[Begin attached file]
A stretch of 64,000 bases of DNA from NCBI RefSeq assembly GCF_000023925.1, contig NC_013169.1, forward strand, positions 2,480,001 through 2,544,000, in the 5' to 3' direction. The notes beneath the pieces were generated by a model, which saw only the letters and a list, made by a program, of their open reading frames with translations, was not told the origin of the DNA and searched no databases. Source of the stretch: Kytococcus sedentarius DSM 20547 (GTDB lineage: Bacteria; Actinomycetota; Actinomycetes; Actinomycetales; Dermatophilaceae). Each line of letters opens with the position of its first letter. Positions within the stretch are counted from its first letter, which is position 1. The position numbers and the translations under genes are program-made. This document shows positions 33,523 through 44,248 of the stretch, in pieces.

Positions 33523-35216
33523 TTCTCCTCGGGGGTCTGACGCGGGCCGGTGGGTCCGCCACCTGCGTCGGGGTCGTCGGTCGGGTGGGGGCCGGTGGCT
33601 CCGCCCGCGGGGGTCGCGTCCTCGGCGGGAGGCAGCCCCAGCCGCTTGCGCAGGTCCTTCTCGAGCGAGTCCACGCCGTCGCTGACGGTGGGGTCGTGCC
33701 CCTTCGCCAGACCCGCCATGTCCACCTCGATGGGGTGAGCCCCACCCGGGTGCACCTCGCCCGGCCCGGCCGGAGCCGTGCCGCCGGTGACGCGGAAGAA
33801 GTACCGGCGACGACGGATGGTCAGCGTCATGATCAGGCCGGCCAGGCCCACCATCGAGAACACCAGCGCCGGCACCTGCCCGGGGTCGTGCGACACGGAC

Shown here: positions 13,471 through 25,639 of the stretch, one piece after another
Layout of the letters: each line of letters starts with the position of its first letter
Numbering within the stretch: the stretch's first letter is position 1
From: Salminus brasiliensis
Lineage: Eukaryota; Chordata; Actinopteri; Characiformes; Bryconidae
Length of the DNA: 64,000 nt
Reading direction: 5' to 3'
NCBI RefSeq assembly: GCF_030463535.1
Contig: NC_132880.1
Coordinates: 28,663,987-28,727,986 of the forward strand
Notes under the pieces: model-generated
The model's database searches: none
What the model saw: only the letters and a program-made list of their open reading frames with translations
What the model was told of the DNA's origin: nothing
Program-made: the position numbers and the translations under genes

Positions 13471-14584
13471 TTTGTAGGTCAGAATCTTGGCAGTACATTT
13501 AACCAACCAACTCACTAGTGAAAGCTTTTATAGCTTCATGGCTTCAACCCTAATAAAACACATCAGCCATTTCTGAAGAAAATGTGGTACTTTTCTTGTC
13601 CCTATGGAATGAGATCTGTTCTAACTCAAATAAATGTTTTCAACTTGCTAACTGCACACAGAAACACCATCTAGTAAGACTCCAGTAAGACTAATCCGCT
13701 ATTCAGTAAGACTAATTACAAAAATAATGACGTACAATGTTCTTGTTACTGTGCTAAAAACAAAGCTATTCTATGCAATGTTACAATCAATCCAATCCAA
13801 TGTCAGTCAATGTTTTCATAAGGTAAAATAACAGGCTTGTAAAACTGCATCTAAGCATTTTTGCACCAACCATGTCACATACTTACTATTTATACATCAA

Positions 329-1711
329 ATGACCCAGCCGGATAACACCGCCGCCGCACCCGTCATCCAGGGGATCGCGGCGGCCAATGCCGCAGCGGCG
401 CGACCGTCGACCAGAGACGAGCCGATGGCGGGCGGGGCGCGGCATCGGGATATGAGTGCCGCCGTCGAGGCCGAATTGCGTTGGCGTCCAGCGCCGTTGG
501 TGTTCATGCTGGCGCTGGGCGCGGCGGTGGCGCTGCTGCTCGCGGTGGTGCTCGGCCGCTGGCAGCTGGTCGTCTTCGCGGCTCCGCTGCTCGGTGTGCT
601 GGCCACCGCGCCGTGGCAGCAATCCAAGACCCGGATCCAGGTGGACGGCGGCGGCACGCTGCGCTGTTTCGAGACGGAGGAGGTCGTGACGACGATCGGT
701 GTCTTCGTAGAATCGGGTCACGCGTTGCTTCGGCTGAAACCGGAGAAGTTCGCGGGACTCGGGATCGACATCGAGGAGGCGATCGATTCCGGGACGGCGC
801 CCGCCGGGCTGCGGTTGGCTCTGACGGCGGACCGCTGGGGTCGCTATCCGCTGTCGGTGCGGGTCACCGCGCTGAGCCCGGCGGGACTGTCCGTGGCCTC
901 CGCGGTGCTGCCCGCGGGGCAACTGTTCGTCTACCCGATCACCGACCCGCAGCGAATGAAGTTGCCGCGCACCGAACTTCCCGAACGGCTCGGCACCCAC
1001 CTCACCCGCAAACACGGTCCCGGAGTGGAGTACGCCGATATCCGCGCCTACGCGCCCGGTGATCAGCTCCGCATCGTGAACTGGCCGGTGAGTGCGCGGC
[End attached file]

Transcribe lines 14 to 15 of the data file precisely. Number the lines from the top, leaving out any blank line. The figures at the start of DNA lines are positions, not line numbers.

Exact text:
NCBI RefSeq assembly: GCF_030463535.1
Contig: NC_132880.1